Annual Meeting 2007

Breyer: Nat'l Legal Systems Are Finding Common Ground

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Justice Stephen Breyer.
By Patrik Agrast.

Updated: The laws of the United States and other nations are increasingly becoming pieces of a larger fabric as they seek to address issues of common interest, said U.S. Supreme Court Justice Stephen G. Breyer this afternoon in a speech at the 2007 ABA Annual Meeting in San Francisco.

“Law is seeing itself as facing a set of common issues,” said Breyer, who addressed the ABA Rule of Law Initiative Luncheon. And increasingly, legal systems are addressing those issues in a more universal way rather than approaching them as matters that should be addressed separately by the domestic legal systems of each nation. (Video of Breyer from ABA Media Relations)

While Breyer did not discuss this trend in the context of any particular case on the Supreme Court’s docket, he said it is becoming increasingly important for U.S. lawyers and judges to understand how various legal issues are dealt with by other legal systems. He cited the growing body of European Union law and differing approaches to defining sovereign immunity as examples, but added that issues such as antitrust, tort law and commercial piracy are some of the other areas where the trend is occurring.

A growing body of law also is the byproduct of such agencies as the World Trade Organization and treaties like the North America Free Trade Agreement and, perhaps soon, the international Law of the Sea Treaty, which recently has been advancing toward possible approval by Congress.

“That’s the world, and we know perfectly well that’s the world,” Breyer said. “And we have to know something about it.” Breyer stopped just short of adding, “ … but we don’t.” Instead, he said, “And we’re getting those answers in briefs from lawyers in France and Germany and elsewhere.”

Breyer recalled attending a conference commemorating the creation of the civil code, which is the basis for domestic law in most European countries and other regions of the world. As speakers discussed how the civil code has changed, Breyer said, “I asked myself, ‘Where am I? I could have been in San Francisco, St. Louis or Chicago. The issues were the same.”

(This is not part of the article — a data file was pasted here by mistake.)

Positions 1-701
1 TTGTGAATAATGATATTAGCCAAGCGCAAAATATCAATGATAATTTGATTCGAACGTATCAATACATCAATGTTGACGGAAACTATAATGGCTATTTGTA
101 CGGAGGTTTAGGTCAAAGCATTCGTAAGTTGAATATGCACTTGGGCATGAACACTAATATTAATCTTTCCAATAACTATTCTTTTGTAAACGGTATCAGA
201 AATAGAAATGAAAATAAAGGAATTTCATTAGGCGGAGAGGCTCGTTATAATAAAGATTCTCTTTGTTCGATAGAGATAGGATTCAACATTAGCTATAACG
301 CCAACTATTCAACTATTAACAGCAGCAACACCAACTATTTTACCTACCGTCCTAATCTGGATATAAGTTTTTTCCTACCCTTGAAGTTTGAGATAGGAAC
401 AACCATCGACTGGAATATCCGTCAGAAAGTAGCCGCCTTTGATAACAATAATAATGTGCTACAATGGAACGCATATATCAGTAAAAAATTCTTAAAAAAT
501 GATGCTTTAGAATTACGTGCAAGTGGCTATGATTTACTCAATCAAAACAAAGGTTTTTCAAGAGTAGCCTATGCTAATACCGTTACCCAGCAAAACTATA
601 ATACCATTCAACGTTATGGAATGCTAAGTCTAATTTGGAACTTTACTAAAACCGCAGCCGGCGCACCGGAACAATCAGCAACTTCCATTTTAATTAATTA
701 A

For lawyers, the key is to communicate across the lines of national legal systems, said Breyer, who received this year’s Rule of Law Award from the ABA.

Taking a gentle poke at the ABA, “with its 400,000 members and 800,000 committees,” Breyer said that, ultimately, all the meetings that lawyers seem to love so much bring progress, even if it is in fits and starts. “You talk, and you listen, and ideas develop,” he said.

Breyer gave his speech amid growing activity by the ABA on the international front. The luncheon, which was first held more than a decade ago to recognize the work of what was then known as the Central and East European Law Initiative, now is sponsored by the Rule of Law Initiative, which oversees the work of ABA initiatives in Europe and Eurasia, Africa, Asia, Latin America and the Caribbean, and the Middle East and North Africa.

And the ABA’s World Justice Project will mark its official launch at the end of the annual meeting, when William H. Neukom of Seattle begins his one-year term as the association’s president. The project—Neukom’s chief presidential initiative—will seek to identify and measure how the rule of law can be a tool for creating greater economic opportunity and social equity in countries throughout the world.

About four hours later, Justice Breyer was back at the podium, giving the keynote address to the opening assembly of the annual meeting. In those remarks, he said that judicial independence can only exist to the extent that it is supported by popular opinion.

“The very point of being a judge is to be independent,” Breyer said. “But you need public support to have an independent institution.”

Perhaps inevitably in speaking to an audience made up primarily of lawyers, Breyer cited some historic Supreme Court cases to illustrate the principle of judicial independence. But he also described it in the simplest of terms. At its most fundamental, “judicial independence is when the least popular person in the community gets the same treatment in court as the most popular.”

The merits of judicial independence is clear to the justices of the Supreme Court, the rest of the judiciary and the legal profession, said Breyer, who make up some 1.2 million people in the United States. But, he said, “I’m not positive how much it means to the other 299 million of us. This system—and basically it is a good system—floats on a sea of public opinion.”

The most important aspect of controversial decisions issued by the courts, said Breyer, is not necessarily their outcomes, “but that people accept them. Not judges or lawyers, but the other 299 million of us.” Originally posted at 7:10 p.m. CDT.

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